Wounds are a symptom of disease, and usually the first disease we have to rule out in patients with lower extremity wounds is poor perfusion. Arterial disease is the most common reason, but not the only one. I rely on skin perfusion pressure (SPP) to determine whether the perfusion specifically to the area of the wound is adequate. I am going to post a series of articles explaining why I must have this machine or I can’t provide adequate care.
Because arterial Dopplers aren’t good enough…
This active man in his 90’s developed ulcers on his right leg six months before this photo was taken. His dermatologist had biopsied the ulcer thinking it might be cancer (it wasn’t), and he’d been seen by his cardiologist who performed an arterial Doppler which was interpreted as normal. Because of his edema, someone wrapped his leg in an ACE bandage, and new ulcers formed on his leg.
On his first visit to the CHI St. Luke’s Wound Clinic in The Woodlands, I checked a skin perfusion pressure (SPP) and the value on the right foot was only 19 mmHg with a dampened pulse volume recording. This indicates he has significant arterial disease on his right leg (any value less than 30 is BAD). I check an SPP at the FIRST VISIT on every patient with a lower extremity wound or ulcer. That’s a CMS recognized quality measure for wound care.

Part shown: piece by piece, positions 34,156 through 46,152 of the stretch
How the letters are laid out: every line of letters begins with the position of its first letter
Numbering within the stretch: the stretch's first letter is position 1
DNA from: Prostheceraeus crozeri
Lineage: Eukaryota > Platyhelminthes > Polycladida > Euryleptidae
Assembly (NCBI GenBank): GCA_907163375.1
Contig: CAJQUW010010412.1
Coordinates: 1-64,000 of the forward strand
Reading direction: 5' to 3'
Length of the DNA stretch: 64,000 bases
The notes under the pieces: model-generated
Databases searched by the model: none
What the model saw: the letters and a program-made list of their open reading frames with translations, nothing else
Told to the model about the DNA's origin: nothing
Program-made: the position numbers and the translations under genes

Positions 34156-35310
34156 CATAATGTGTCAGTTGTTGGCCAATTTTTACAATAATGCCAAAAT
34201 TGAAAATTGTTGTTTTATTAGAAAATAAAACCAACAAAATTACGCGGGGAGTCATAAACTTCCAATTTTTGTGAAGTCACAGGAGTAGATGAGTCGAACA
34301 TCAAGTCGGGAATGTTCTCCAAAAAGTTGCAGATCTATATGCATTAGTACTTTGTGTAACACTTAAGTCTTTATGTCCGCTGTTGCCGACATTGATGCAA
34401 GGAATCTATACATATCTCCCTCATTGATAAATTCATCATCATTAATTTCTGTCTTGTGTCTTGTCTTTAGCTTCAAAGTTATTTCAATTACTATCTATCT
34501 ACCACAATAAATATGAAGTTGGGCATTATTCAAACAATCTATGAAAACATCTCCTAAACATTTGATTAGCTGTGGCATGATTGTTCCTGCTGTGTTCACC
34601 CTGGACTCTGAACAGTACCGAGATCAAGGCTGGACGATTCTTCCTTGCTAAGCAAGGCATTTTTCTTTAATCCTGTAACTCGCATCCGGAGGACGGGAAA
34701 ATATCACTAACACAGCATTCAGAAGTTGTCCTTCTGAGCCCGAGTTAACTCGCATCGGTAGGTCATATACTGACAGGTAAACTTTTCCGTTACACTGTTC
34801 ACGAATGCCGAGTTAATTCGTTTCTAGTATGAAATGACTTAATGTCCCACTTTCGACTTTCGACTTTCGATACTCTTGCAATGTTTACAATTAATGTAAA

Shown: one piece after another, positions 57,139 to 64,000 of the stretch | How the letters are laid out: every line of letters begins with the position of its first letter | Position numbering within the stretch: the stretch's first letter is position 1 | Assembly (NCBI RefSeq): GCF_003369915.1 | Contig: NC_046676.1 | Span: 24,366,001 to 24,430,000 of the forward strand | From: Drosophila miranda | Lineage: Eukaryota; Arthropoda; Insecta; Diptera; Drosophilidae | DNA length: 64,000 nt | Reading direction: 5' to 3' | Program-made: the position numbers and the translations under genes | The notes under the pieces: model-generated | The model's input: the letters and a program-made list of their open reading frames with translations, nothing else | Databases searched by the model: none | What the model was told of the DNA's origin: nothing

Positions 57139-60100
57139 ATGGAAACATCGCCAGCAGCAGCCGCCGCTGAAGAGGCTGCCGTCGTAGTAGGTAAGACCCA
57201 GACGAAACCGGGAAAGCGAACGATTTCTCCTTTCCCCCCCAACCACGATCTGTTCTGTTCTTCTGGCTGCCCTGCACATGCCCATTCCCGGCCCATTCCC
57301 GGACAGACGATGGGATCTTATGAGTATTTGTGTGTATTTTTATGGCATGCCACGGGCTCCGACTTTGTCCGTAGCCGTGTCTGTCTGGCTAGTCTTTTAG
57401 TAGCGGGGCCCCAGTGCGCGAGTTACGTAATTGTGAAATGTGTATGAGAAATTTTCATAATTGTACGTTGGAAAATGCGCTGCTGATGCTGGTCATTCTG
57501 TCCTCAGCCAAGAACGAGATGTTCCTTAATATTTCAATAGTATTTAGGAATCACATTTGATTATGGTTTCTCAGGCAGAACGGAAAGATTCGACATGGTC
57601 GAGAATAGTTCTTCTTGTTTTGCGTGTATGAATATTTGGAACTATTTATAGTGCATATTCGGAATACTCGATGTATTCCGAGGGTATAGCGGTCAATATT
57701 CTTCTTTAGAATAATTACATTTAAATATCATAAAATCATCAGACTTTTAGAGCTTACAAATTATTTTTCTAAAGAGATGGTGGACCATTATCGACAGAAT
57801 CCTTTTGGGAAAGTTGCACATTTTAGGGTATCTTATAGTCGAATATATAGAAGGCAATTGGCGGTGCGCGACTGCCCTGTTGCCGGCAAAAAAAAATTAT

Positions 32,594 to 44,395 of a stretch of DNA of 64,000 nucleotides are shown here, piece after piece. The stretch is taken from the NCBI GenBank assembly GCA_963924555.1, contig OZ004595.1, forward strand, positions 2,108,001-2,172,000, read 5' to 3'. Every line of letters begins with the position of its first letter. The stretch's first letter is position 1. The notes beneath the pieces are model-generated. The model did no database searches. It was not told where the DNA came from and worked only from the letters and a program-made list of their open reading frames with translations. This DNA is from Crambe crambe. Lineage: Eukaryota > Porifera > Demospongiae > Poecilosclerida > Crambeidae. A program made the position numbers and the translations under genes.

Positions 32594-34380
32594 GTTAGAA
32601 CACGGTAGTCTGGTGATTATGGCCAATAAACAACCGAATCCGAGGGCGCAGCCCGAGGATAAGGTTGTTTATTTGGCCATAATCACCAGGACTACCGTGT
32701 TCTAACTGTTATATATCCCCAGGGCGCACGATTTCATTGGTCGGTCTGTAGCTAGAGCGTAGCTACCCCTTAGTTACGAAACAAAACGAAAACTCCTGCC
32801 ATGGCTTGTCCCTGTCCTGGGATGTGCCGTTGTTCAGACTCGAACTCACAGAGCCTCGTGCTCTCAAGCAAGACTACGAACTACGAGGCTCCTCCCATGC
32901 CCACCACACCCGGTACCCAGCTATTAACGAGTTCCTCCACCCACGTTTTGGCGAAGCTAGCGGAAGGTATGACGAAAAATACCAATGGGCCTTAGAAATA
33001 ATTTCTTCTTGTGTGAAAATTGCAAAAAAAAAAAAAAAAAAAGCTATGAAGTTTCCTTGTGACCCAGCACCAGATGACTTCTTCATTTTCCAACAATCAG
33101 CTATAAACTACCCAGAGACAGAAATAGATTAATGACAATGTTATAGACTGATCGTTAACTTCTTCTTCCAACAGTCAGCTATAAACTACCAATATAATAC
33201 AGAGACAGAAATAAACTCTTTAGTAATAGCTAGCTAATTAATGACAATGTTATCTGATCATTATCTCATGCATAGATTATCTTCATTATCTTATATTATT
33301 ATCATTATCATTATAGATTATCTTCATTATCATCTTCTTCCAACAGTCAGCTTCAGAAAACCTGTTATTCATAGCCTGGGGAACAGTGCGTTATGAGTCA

I did NOT put him in compression since he clearly had arterial disease. Instead, I referred him urgently to Dr. Oscar Rosales (Houston Cardiovascular Associates) who performed an endovascular revascularization. The patient healed over several months with gentle compression bandages.
What do we learn from this?
- Arterial Dopplers are not adequate for assessing the perfusion of lower extremity wounds
- SPP (combined with PVR) reliably predicts patients who need revascularization
- I can’t be a wound care doctor without my SPP and apparently neither can anyone else.